Underpinning intuition with a slew of scientific research, the fledgling field of biophilic design is challenging people to reconsider the humble houseplant and start bringing these manageable pieces of wild nature into more buildings.

Plants in classrooms could enhance student engagement…

A study published in the Journal of Horticultural Science on tropical plants in university classrooms suggests learning with plants could lead to better student engagement.

The researchers designed a study where over 380 students were taught for a semester by the same professor in the same room and were set the same coursework. In one class, the room also included several tropical plants. In the control class, there were no plants. At the end of each semester the students filled out a survey.

The class with the plants rated the course as significantly better, said they had learnt more and were more engaged. It’s worth noting that their grades were not noticeably different to the control group, but their subjective response is surely important to consider. Demographic details like social class, gender and ethnicity were controlled for so it’s very unlikely the results were impacted by these factors, although of course correlation doesn’t have to mean cause and effect.

…and even academic performance

More surprising than university students enjoying having plants in their learning space, is a study from Sydney’s University of Technology which found indoor plants to be correlated with better test scores in maths, spelling and science.

They studied several hundred kids in three middle schools, with some classes having three plants of the same species and control groups having none.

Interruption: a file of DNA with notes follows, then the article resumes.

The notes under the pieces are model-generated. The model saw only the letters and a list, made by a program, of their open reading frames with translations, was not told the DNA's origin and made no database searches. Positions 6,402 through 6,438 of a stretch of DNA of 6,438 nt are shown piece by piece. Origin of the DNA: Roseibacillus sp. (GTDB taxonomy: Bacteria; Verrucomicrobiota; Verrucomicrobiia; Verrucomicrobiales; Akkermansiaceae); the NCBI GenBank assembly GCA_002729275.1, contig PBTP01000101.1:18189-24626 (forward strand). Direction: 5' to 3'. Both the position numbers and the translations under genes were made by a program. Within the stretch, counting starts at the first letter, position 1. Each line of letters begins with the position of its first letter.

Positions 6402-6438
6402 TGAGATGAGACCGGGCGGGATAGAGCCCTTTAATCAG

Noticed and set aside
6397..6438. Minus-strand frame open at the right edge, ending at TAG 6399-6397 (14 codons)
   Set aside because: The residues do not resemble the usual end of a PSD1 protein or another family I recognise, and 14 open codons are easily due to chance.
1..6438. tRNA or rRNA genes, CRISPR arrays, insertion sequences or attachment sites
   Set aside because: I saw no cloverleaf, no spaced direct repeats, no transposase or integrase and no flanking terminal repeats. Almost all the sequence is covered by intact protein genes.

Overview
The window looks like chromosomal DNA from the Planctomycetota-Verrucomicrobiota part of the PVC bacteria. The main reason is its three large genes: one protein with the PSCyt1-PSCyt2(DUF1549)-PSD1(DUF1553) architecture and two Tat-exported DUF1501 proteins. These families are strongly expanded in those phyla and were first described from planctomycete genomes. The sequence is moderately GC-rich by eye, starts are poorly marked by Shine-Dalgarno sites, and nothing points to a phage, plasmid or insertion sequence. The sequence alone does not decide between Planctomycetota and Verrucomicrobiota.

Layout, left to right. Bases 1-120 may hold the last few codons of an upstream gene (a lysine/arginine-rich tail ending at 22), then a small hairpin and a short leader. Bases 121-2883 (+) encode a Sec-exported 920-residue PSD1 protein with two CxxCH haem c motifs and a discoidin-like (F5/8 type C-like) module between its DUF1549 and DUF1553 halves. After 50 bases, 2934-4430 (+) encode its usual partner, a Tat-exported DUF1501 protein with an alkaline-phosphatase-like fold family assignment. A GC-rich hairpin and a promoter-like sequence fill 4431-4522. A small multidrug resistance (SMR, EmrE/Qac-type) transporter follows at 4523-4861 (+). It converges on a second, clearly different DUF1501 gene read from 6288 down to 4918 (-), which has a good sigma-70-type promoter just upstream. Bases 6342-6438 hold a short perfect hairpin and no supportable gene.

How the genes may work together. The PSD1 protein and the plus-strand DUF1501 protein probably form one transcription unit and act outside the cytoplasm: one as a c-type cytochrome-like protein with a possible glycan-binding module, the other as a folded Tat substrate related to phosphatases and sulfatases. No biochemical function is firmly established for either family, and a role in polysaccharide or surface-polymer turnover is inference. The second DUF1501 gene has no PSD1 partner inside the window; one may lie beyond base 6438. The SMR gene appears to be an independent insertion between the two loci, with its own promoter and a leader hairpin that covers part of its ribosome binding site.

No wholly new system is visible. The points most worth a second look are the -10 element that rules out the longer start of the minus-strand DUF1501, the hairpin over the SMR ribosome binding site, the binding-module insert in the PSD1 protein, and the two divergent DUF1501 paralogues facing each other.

After six weeks, two schools reported an improvement in test scores in these fundamental subjects of over 10%, while one school had no major difference. Interestingly, this unaffected school had an active gardening program so the students already had plenty of chances to engage with nature.

But how can plants have this effect?

How and why plants have such an impact is not entirely clear. It could be any combination of the following:

  • They purify the air by absorbing carbon dioxide and VOCs and producing oxygen
  • They add visual appeal, interest and ‘ambiance’ to a space
  • They act as a diffuse stimulus providing an ‘attention restoration’ effect
  • They help us feel connected to nature, which has some strong yet intangible benefit

Researchers are working on it, but so far the exact details are a mystery.

But you don’t need to understand how something works to see that it works. No one waits until they can get their head around Einstein’s theory of general relativity before they believe in gravity. Luckily, plants are low-cost and don’t require any special skills to install, so why not get a couple into your classrooms straight away, and see what happens?

Do you work in education? Tweet your views on plants in classrooms to @koruarchitects!

If you want to learn more about innovative green design for the education sector, sign up to our monthly newsletter to get our free 22-page report Built to Learn: Use Green Design to Boost Student Engagement, Achievement and Wellbeing. Click below to sign up and get the report as soon as you confirm your email address!



01273 204065

Studio 221, 91 Western Road,
Brighton and Hove, BN1 2NW


Subscribe to our newsletter.

Get access to latest news and all the features by subscribing here.

© 2021 Koru Architects  |  Privacy & Cookies Policy

Designed by 22Group